NC: Muslims Students Seek Prayer Space


NC: MUSLIMS SEEK PRAYER SPACE

Though many Duke students look to the stately grandeur of the Duke Chapel or the sleek design of the Freeman Center for Jewish Life as their designated places of worship, the space allotted to the University's Muslim population is far less visible and a little more subterranean.

Tucked away in the basement of the Bryan Center, Room 0045-labeled the "Muslim Students Association Prayer Room"-is the only stable place of gathering for Muslims on campus.

Equipped with a few prayer rugs, sparsely decorated with framed verses of the Quran on the wall and plagued by a recent ant infestation, the office-sized space is visited throughout the day by Muslim students looking to pray and socialize.

In some ways, the prayer room is similar to the presence of the Muslim population on campus in general-a little more under the radar than other religions and, in the view of many Muslim students, in need of room to grow.

Unlike other religious denominations that have a network of faculty and staff support, the center of Islamic religious life on campus revolves around the activities of the Muslim Students Association, said senior Sayed Zaman, president of the organization.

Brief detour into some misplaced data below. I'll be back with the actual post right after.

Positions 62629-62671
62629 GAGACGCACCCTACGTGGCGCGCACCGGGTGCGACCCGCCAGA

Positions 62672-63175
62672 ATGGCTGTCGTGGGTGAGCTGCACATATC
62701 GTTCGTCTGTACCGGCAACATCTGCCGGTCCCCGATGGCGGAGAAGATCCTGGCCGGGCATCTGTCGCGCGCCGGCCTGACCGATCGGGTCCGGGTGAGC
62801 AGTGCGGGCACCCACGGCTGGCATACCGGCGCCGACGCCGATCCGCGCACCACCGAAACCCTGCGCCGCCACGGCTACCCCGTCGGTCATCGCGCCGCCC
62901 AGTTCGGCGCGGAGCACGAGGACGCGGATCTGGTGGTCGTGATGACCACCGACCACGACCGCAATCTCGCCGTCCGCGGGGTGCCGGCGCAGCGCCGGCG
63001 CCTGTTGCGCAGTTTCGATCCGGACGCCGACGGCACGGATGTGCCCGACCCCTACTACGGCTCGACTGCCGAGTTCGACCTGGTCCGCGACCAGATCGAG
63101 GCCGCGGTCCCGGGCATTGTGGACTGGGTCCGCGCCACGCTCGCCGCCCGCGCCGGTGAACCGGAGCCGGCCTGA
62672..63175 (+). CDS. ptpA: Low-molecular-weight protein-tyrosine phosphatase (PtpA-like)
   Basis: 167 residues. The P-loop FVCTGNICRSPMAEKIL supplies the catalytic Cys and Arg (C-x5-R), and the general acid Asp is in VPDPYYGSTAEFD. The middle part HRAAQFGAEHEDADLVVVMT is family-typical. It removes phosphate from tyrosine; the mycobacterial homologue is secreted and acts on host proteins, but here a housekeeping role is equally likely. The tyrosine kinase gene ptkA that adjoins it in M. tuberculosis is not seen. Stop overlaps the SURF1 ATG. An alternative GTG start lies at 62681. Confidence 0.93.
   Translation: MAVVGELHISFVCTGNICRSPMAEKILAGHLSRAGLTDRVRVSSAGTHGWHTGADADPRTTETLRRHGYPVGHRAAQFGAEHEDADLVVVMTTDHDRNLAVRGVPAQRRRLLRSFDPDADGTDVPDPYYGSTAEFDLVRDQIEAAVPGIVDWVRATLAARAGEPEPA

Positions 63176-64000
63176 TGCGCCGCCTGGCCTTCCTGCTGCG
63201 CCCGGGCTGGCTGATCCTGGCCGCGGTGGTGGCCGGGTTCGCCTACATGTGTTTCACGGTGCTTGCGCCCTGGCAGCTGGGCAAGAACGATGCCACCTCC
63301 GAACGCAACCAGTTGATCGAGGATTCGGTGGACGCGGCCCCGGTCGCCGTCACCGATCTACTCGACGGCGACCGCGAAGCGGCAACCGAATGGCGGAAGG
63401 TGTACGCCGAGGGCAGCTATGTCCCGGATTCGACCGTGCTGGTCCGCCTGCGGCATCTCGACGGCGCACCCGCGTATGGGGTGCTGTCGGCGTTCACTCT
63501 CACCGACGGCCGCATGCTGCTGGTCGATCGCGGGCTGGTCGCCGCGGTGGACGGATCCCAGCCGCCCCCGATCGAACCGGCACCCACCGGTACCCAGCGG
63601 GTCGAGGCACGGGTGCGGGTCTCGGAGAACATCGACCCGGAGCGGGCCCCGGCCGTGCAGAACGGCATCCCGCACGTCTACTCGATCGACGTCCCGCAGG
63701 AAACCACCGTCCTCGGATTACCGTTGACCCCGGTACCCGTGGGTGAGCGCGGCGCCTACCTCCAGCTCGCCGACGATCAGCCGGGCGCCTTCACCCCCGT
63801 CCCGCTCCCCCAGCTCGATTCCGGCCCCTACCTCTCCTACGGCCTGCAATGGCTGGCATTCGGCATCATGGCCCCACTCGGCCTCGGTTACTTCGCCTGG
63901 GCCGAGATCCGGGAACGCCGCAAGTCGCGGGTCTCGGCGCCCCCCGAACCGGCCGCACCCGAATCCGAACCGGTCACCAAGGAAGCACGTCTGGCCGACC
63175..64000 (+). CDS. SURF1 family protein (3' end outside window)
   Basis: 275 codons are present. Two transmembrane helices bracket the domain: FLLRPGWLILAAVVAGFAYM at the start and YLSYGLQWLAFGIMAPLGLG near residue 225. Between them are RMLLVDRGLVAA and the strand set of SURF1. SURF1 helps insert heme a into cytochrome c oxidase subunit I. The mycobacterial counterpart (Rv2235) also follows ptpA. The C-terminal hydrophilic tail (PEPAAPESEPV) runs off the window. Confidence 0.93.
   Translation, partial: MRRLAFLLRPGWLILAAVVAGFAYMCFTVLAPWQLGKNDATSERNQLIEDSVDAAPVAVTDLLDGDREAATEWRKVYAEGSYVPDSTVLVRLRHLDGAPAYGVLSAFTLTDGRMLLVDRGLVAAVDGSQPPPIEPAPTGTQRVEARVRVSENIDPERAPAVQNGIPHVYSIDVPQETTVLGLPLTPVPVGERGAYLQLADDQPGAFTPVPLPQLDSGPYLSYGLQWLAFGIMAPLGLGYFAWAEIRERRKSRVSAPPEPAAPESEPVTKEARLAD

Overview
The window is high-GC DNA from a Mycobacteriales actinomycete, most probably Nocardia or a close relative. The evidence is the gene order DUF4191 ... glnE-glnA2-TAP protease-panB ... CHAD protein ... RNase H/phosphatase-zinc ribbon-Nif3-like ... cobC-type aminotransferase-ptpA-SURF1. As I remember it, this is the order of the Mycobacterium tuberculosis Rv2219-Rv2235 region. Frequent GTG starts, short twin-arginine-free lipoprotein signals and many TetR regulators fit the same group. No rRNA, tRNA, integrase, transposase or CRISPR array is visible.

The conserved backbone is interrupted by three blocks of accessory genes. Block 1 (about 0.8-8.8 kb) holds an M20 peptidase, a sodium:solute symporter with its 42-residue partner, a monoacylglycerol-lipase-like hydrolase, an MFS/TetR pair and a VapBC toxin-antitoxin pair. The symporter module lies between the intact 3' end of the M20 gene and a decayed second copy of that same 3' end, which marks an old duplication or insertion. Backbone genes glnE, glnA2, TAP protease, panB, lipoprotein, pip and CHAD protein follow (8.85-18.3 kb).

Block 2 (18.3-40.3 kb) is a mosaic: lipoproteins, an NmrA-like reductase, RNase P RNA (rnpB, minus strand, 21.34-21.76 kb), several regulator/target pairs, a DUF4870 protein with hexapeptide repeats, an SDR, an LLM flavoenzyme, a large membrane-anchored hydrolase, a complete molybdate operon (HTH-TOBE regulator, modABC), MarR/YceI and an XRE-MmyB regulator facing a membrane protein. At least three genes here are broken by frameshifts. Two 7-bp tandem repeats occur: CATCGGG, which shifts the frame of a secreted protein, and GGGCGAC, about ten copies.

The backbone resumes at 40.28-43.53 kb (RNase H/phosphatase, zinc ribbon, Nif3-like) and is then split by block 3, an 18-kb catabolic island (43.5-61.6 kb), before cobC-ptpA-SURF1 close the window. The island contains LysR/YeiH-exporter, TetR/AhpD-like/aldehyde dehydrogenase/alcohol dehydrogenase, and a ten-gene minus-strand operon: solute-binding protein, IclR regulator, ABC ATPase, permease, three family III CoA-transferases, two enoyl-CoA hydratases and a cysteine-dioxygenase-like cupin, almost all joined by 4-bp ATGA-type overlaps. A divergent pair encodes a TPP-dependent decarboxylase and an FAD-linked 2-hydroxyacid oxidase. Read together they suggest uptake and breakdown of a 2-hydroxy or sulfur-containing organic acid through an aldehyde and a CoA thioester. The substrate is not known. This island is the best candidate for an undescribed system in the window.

He said the need for more space is currently one of the group's biggest concerns.

"[The prayer room] is not an ideal location," said Youshaa Patel, a first-year graduate student in religion and a member of MSA. "We kind of feel like we're an ad hoc... an appendage."

Patel said he eventually hopes that someday MSA will be provided with a cultural center comparable to the Freeman Center, in keeping with the University's commitment to diversity,

"Because Muslims are very stigmatized in public discourse, we feel there should be an emphasis in the Duke community on accepting Muslims. [A center for Muslim cultural life] is sort of an embryonic idea," Patel said. "We want to review internally about the feasibility of this project."

MSA currently reserves the Multicultural Center for its Friday congregational prayer and the Women's Center for its weekly meetings.

But even those spaces are becoming overcrowded and inadequate for the 30 to 40 students that come to these weekly MSA events, said sophomore Junaid Raja, Da'wah chair of MSA.

 


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